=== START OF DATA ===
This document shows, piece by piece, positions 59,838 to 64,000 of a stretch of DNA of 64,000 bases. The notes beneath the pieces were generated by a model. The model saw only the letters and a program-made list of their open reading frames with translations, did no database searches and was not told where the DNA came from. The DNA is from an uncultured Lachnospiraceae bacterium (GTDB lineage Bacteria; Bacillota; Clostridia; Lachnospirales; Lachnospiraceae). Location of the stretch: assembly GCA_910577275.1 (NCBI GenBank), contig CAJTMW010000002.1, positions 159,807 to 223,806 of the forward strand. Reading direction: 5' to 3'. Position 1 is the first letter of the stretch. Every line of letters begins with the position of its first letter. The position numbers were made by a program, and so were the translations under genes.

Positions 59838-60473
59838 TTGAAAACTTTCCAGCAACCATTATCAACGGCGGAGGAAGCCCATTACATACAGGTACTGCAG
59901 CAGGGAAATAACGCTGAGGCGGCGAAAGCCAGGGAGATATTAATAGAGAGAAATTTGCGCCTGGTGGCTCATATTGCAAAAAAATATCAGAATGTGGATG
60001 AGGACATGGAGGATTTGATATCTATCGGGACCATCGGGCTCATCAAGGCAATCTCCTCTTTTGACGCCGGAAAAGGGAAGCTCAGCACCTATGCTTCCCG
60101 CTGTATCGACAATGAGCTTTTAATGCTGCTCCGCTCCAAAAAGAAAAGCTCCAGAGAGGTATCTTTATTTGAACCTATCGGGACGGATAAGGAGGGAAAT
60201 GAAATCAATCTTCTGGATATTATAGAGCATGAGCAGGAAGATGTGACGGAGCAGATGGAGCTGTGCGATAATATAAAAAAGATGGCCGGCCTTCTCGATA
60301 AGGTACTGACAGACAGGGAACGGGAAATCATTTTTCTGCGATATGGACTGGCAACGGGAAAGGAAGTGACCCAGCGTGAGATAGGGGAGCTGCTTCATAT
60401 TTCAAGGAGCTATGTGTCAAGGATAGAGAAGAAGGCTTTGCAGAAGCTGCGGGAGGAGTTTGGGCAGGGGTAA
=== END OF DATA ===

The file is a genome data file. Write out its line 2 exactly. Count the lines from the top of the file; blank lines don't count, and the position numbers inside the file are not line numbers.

Positions 59838-60473